• Managing hard data with analytics and soft data with stories. Decisions improve with analytics, but insights into the future often follow outlier stories. Leaders need to manage the head (analytics) and the heart (stories).
• Freedom through empowerment and accountability through the right culture. Leaders liberate their people to fulfill their potential, and they ensure accountability to customer value creation by having the right culture.
As leaders navigate between these (and other) paradox guardrails, they enable tension without contention, disagree without being disagreeable, and create a future without disrespecting the past. Leadership is defined by results not attributes.
IMPACT (in cap’s to highlight it) matters even more.
With innumerable ideas being shared, an inevitable challenge is to turn these ideas into IMPACT. The impact of these ideas may be on multiple stakeholders.
• An employee becomes an agent for himself or herself when he or she takes personal accountability for professional and personal choices.
• An individual leader better articulates purpose, empowers others, monitors time, and models values.
• An organization creates the right culture and installs the right governance mechanisms to inspire and connect employees, customers, and investors into a shared network or ecosystem.
• A government defines a political philosophy and generates regulatory statutes that move a country and citizenship forward.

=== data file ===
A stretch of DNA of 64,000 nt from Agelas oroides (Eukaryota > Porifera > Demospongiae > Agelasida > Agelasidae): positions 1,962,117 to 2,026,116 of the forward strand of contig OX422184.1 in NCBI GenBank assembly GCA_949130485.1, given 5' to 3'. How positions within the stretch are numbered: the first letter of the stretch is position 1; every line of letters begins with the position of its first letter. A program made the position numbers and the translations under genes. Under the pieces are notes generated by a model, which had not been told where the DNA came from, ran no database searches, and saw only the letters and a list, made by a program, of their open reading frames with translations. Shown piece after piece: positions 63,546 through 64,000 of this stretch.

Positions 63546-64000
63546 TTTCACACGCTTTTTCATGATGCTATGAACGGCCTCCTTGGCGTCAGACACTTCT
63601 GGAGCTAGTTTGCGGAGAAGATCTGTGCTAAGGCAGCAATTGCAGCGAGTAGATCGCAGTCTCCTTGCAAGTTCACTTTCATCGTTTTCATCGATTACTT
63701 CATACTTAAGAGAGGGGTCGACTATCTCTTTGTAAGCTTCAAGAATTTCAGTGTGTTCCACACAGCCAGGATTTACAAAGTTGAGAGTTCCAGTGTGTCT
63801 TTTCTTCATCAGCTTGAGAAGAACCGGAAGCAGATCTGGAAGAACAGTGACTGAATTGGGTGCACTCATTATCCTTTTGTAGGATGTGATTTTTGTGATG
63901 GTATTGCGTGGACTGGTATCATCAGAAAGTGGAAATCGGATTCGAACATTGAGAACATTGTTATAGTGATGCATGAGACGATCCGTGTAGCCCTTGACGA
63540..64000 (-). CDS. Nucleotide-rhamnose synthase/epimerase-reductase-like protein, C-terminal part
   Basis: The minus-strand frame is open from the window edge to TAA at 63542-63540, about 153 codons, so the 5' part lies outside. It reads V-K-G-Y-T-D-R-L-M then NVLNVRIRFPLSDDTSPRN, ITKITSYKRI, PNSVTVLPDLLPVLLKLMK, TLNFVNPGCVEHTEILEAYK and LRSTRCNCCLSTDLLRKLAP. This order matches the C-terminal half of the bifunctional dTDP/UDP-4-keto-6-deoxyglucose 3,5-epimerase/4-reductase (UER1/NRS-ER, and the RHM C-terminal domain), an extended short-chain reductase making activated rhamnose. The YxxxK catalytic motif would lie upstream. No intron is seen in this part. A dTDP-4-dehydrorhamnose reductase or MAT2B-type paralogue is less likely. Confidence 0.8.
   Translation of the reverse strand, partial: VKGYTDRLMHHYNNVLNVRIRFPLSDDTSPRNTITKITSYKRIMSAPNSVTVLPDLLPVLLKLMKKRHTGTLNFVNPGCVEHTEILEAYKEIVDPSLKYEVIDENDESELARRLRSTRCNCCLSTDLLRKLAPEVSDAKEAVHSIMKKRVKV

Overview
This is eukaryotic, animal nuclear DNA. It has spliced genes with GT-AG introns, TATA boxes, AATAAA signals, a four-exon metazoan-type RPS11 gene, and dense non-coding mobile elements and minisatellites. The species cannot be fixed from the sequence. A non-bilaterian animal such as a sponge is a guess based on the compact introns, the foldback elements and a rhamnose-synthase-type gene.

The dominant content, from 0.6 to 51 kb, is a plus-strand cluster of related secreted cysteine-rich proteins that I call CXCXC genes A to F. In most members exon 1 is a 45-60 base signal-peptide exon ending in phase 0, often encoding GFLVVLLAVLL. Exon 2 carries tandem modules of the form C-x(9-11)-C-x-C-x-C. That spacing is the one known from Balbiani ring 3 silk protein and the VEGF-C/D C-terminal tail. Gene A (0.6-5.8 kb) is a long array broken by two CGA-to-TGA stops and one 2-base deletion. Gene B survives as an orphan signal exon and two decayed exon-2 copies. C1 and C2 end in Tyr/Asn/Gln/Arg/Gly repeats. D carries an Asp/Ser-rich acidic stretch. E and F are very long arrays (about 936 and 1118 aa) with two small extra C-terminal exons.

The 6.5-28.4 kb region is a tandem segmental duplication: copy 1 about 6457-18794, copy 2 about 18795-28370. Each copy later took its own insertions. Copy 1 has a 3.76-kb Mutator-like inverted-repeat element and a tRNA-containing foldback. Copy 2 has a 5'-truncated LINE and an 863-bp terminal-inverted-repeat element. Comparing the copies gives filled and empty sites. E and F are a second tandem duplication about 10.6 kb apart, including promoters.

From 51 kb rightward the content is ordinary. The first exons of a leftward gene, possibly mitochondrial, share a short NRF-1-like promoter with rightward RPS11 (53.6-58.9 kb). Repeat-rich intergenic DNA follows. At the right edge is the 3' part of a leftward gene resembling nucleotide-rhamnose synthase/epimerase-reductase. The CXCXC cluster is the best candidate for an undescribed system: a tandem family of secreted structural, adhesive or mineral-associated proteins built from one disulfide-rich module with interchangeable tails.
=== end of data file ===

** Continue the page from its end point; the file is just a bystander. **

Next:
• A movement redefines organizations as settings where people believe, become, and belong so that customers and investors win.
Creating this IMPACT comes from broad visions and simple actions. And, as noted in the Forum, progress is being made. Many of the leading organizations of our day (Alibaba, Amazon, Google, Haier, Huawei, Vinci, Unilever) are reinventing organizational principles that inspire people and create the right culture.
The future holds good news and warning signals.
Thought leaders frame ideas; diligent managers deliver results. Management is doing things right; leadership is doing the right things.
From this conference, I am encouraged with the good news of fresh and insightful thinking that challenges orthodoxies, encourages innovation in organizational logic and individual agency, and creates a more boundary-less future.
Knowledge has to be improved, challenged, and increased constantly, or it vanishes.
The only thing we know about the future is that it will be different.
At the same time, I am concerned about rhetoric not matching reality when thought leaders individually call for collaboration. In many ways, being a thought leader singing a solo is easier than a choir director bringing together many voices into one agenda. Thought leaders might better model thought leadership (plural, collaborative) by building on others’ ideas and working together through the difficult process of disagreements to find novel solutions.
In addition, I worry about an inside-out focus of many of the talks. Value is not defined by the giver or activity but the receiver or outcomes of the activity. The ultimate value of upgrading individual talent and establishing the right organization cultures comes from customers, investors, and communities. There was more attention given to what is done rather than the outcomes of what is done. There is only one valid definition of business purpose: to create [and keep] a customer. The customer is a foundation of a business and keeps it in existence. The customer alone gives employment.
Even with these nagging caveats, now is a remarkable time for managerial and organizational innovation. As thought leaders transfer their thoughts into others’ actions, we enable individuals and organizations to fulfill their purpose and enrich the world we live in. I have great hope in this future. The best way to predict the future is to create it.
Republished with permission and originally published at Dave Ulrich’s LinkedIn